4. Mark 4 – We just add the X and Y of the view, with the X and Y of the gesture point. This is very simple but can be problematic because of the additive feature of gesture translation, the view will move way faster than it should if you don’t manage the gesture value. Imagine this, if you drag your finger 2 points on the X axis, this method will be called several times because it will call it with CGPoint(x: 0.1 , y:0) , CGPoint(x: 0.2 , y:0), CGPoint(x: 0.3 , y:0), CGPoint(x: 0.4 , y:0), CGPoint(x: 0.5 , y:0) and so on until get to CGPoint(x: 2 , y:0). This means will be adding all this values to the cardView X axis and this is far from what we wanted.
  5. Mark 5 – This is where we correct the gesture value. As the docs say we can RESET the value of the translation. So every time the view call this gesture recognizer it will be a blank state this way doing what we wanted.

 

Now let’s explore other features of UIPanGestureRecognizer.

 

Exotic features of UIPanGestureRecognizer

You can get the velocity of the dragging if this is relevant for your code too:

let velocity = gesture.velocity(in: view)

This will result in a CGPoint. But differently, the translation property will interpret the velocity of the pan gesture in the coordinate system of the specified view. The velocity of the pan gesture is expressed in points per second. The velocity is broken into horizontal and vertical components. So this is very good if you are doing a tinder-like app that a fast swipe left already indicates a big NO for someone.

You also can set minimumNumberOfTouches and maximumNumberOfTouches that are related to how many fingers need to touch to begin the gesture and the maximum number that can touch for gesture recognition.

 

States of the Pan gesture

The declaration of UIPanGestureRecognizer inside UIKit is:

open class UIPanGestureRecognizer : UIGestureRecognizer {...}

This gives access to all the UIGestureRecognizer properties, one, in particular, is called state. The state is very important because it allows you to control all the life cycles of the dragging. Let’s see what states are and an example of use:

“`

extension UIGestureRecognizer {
    
    public enum State : Int {
        
        case possible = 0
        case began = 1
        case changed = 2
        case ended = 3
        case cancelled = 4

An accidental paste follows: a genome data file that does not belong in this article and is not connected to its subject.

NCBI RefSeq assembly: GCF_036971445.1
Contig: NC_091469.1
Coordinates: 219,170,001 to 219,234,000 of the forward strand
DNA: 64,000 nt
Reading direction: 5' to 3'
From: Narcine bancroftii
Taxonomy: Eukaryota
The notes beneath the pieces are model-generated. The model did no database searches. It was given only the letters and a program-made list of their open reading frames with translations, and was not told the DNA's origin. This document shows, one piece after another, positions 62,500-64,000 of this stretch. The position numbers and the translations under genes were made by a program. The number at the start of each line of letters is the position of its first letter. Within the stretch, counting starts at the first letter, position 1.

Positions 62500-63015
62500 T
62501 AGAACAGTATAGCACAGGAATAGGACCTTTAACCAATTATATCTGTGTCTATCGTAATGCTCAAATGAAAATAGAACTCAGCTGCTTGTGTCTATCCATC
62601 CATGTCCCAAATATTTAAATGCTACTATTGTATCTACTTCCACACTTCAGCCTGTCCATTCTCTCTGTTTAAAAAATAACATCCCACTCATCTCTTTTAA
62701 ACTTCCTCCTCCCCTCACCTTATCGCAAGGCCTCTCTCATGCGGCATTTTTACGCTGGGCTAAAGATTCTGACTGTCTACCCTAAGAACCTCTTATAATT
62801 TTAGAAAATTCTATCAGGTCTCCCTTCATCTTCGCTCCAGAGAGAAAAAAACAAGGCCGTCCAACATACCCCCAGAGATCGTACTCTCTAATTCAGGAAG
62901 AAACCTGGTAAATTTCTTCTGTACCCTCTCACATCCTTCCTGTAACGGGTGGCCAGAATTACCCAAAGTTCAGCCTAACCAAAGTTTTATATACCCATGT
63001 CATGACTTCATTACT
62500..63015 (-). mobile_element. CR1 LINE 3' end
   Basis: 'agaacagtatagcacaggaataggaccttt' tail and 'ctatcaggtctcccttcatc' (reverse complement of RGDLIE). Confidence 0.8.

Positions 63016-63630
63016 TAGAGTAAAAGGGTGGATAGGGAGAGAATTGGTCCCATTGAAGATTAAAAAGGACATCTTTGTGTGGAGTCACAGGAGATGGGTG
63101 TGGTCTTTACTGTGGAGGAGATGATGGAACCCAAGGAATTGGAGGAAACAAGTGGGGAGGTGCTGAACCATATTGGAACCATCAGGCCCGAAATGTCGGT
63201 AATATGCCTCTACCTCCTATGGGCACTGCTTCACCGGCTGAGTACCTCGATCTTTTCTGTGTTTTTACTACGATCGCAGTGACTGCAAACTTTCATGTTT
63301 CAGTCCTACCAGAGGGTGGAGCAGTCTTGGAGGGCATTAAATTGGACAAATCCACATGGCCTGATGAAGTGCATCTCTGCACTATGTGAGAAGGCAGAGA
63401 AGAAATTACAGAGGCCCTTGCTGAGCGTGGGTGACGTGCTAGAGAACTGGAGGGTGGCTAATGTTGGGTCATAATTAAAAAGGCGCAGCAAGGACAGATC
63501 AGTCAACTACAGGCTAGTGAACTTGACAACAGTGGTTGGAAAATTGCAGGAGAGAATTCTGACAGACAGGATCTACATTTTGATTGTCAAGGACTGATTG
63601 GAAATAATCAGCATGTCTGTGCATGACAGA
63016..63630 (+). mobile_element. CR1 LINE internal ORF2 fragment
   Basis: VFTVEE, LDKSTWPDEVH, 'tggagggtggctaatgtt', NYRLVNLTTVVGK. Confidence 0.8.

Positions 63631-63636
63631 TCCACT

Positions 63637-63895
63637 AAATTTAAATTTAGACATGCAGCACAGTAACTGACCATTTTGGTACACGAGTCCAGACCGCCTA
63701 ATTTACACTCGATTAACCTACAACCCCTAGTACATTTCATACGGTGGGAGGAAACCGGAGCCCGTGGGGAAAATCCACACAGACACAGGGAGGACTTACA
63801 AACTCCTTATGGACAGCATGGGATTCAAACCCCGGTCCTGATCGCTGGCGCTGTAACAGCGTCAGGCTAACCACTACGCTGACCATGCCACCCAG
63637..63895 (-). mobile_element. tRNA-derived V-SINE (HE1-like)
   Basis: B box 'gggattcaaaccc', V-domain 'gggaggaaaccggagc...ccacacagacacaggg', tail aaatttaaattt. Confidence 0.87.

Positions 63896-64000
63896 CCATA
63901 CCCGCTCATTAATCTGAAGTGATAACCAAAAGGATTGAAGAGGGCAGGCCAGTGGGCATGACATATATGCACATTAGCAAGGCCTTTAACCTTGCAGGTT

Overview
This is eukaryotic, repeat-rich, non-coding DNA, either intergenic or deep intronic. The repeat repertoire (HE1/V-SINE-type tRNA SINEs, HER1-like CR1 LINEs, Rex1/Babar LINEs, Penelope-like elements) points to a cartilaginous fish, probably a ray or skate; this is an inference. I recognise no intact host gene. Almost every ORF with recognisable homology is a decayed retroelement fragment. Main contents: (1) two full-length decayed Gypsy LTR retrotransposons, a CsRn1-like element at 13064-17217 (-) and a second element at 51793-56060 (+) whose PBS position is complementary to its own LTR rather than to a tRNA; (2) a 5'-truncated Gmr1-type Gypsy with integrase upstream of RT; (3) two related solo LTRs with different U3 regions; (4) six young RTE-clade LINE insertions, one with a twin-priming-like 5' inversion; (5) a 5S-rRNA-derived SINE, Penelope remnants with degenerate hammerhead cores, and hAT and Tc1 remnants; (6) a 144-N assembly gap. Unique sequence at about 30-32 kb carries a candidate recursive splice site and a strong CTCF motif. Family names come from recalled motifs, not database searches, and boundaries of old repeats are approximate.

case failed = 5
        
        public static var recognized: UIGestureRecognizer.State { get }
    }
}

An example of use is just adding these lines in the handleCardTapped callback method:

if gesture.state == .ended {
    print("gesture ended")
}

This way you can respond to the end of the gesture. Imagine that you have a view representing a trash can and you need to know if the position of the view dragged is within the trash can area to delete some file. This could be done with the gesture state recognizer, pretty neat! Isn’t it?

 

 iOS 13.4 New Feature – Scroll Types Mask

The final feature that I want to show here is the property allowedScrollTypesMask of UIPanGestureRecognizer. Setting this mask enables the pan gesture to recognize scroll events, like a mouse scroll movement or a two-finger scroll on a trackpad. See UIScrollType to easy dragging views around in Swift.

The allowedScrollTypesMask are a OptionSet struct. This will be a topic for future posts but what you need to understand is that every static var stands for a unique value that can be used.

@available(iOS 13.4, *)
public struct UIScrollTypeMask : OptionSet {
    
    public init(rawValue: Int)
    
    public static var discrete: UIScrollTypeMask { get }
    
    public static var continuous: UIScrollTypeMask { get }
    
    public static var all: UIScrollTypeMask { get }
}

There are three values in the UIScrollTypeMask. The continuous type that you should allow if you want that the view could be scrolled by a trackpad movement, like the two-finger scroll. The discrete type that allows your view to translating the scroll movement of a mouse. And the all type is the union of both properties above mentioned.

The only negative thing is that this feature is only for iOS 13.4 or above so some of us will have to wait to use it.

And this is the end!

 

Summary – Dragging views around in Swift

Today we read about the pan gesture in iOS. Some features of UIPanGestureRecognizer and the states of a GestureRecognizer. This article was a tutorial about how to drag views in Swift and iOS.

That’s all my people, I hope you liked reading this article as much as I enjoyed writing it. If you want to support this blog you can Buy Me a Coffee or leave a comment saying hello. You can also sponsor posts and I’m open to freelance writing! You can reach me on LinkedIn or Twitter and send me an e-mail through the contact page.

Thanks for reading and… That’s all folks.

Credits: image